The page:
Briefing by Spokesperson for Secretary-General

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16-Apr-2019 00:13:50
Briefing by Stephane Dujarric, Spokesperson for the Secretary-General.

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The UN Support Mission in Libya condemns the increased use of heavy weapons and indiscriminate shelling that has damaged civilian houses, schools and infrastructure. The Secretary-General’s Special Representative, Ghassan Salamé, continues his outreach to call for a humanitarian truce to allow for emergency services to access civilians trapped in conflict-impacted areas.

Yesterday, Mr. Salame met with Libyan representatives, who transmitted an appeal for an end to the hostilities and a return to dialogue signed by more than one hundred Libyan academics, civil society activists, journalists, politicians and representatives of women’s organizations.

The number of people displaced due to hostilities in and around Tripoli is now approaching 20,000, according to the UN’s Migration Agency. More than 2,500 people were displaced in the last 24 hours alone.

Many families fleeing conflict areas are heading towards central Tripoli and its immediate surroundings, but more than 14,000 of those displaced have sought safety outside of the capital, including in Tajoura, Al Maya, Ain Zara and Tarhouna.

The UN Office for the Coordination of Humanitarian Affairs says that centers set up by local authorities to accommodate displaced families now house some 1,500 people. Humanitarian assistance – including emergency healthcare, food, water, hygiene supplies, and psychosocial support – is being provided at these and other locations where hostilities are impacting civilians. More than 8,000 people have been reached with some form of humanitarian assistance.

Libyan first responder teams report that civilian evacuations are increasing, with a significant number of casualties amongst those evacuated.

Fifty civilian casualties have so far been confirmed, including 14 deaths. These figures represent cases that could be individually verified and must therefore be considered a minimum.

Earlier this morning, the Secretary-General spoke to Moussa Faki, the chair of the African Union Commission, to tell him that he has requested Nicholas Haysom, one of his Special Advisors, to be available to support the African Union’s mediation efforts in Sudan.

Yesterday afternoon, the Secretary-General expressed his horror at the pictures he saw of the fire in Paris engulfing the Notre Dame Cathedral, which he said is a unique example of world heritage that has stood tall since the 14th century.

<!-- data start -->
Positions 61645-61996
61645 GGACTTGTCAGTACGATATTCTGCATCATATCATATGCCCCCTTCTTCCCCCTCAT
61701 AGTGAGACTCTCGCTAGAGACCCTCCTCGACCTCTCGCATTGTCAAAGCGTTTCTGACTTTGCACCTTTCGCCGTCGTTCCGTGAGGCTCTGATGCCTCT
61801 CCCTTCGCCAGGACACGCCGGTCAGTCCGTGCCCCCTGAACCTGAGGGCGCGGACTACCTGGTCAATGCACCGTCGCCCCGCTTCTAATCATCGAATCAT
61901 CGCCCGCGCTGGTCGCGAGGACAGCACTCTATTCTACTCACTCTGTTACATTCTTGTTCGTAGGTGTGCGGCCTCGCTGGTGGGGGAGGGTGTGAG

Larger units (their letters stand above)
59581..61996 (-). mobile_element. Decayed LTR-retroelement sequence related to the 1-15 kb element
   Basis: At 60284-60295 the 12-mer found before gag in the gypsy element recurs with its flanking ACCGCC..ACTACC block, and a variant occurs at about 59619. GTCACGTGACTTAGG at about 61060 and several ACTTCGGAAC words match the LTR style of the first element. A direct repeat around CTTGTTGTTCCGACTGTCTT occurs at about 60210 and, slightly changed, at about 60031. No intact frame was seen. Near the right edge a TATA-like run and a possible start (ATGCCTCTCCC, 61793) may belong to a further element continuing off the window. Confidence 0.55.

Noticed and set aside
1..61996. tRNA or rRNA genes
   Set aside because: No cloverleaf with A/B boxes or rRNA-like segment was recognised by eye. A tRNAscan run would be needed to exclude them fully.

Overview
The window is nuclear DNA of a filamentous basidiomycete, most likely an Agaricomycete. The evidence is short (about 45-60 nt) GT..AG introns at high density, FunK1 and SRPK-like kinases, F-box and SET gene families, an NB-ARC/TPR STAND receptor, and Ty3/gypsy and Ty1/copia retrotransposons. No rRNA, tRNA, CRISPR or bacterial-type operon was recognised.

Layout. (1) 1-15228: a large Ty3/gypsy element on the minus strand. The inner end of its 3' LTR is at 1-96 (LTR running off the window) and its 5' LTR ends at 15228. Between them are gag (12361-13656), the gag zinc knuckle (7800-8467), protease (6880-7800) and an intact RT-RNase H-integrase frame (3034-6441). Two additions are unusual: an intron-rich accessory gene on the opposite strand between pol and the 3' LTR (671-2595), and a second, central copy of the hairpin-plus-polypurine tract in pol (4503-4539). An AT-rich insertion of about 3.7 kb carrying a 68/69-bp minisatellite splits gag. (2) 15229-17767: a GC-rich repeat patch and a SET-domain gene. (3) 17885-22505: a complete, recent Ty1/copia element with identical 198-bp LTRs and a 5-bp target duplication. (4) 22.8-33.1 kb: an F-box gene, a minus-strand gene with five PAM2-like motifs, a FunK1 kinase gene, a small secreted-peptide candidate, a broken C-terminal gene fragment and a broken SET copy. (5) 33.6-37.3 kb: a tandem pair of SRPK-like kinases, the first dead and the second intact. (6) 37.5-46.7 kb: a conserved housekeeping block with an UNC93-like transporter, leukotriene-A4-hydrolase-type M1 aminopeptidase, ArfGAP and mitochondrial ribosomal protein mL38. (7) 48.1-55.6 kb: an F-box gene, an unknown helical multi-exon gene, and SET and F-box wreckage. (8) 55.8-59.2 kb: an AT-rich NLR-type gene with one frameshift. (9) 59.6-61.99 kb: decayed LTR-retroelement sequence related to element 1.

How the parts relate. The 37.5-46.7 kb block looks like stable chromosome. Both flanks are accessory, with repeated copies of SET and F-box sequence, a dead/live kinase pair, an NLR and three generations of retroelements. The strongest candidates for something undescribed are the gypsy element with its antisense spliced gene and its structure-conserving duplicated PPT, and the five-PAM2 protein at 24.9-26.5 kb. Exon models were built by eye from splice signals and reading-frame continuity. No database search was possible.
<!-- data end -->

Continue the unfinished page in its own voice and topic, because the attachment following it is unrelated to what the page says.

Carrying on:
The Secretary-General said that his thoughts are with the people and Government of France.

For her part, Audrey Azoulay, Director-General of UNESCO, said that we are heartbroken by the fire that ravaged Notre Dame, which is inscribed on the World Heritage List.

She was at the site with French authorities immediately, and noted that Notre Dame represents a historically, architecturally and spiritually outstanding cultural heritage.

Ms. Azoulay also announced that UNESCO will take part in a rapid damage assessment and will support the French authorities in the rehabilitation of the cathedral.

Regarding the ongoing joint high-level mission of the African Union, United Nations and the European Union to the Central African Republic, the African Union Commissioner for Peace and Security, Ambassador Smail Chergui, the Under-Secretary-General for Peace Operations, Jean-Pierre Lacroix, and the European External Action Service Managing Director for Africa, Koen Vervaeke, today met with the Prime Minister of the Central African Republic. They reaffirmed their full support to the implementation of the Political Accord for Peace and Reconciliation in the Central African Republic by working together to make progress on the Agreement.

Following that meeting, Mr. Lacroix told reporters that this Agreement is a unique window of opportunity in the country, which must be seized.

Yesterday, the AU-UN delegation also visited Bambari and Bangassou in the Ouaka prefecture and reiterated the importance of the peace agreement for a lasting peace and reconciliation in the Central African Republic.

The UN World Food Programme (WFP) says that in the month since Cyclone Idai made landfall, they have now reached one million people in Mozambique with food assistance.

WFP intends to assist a total of 1.7 million people requiring urgent food and nutrition support in the country’s most affected provinces, but the agency still requires US$130 million to be able to fully implement its response through June.

For its part, the UN Food and Agriculture Organization has also begun the distribution of maize, bean and vegetable seeds and tools for up to 14,700 farmers, that is in Mozambique.

And in Zimbabwe, the UN Children’s Fund says an oral cholera vaccine campaign targeting some close to 488,000 people began today in the two districts worst-affected by cyclone Idai.

In Nicaragua, the UN Refugee Agency (UNHCR) today said that one year after the country’s political and social crisis began, more than 60,000 people have been forced to flee their country. The vast majority of people – about 55,000 – have sought refuge in Costa Rica.

The UN agency said many people, including young children, have walked for hours through difficult terrain, exposed to heat, humidity and the risk of malaria.

UNHCR says it is developing, together with other UN partners, an inter-agency humanitarian response plan to support the [Costa Rican] Government in addressing the immediate needs of increasingly vulnerable asylum-seekers and host communities.
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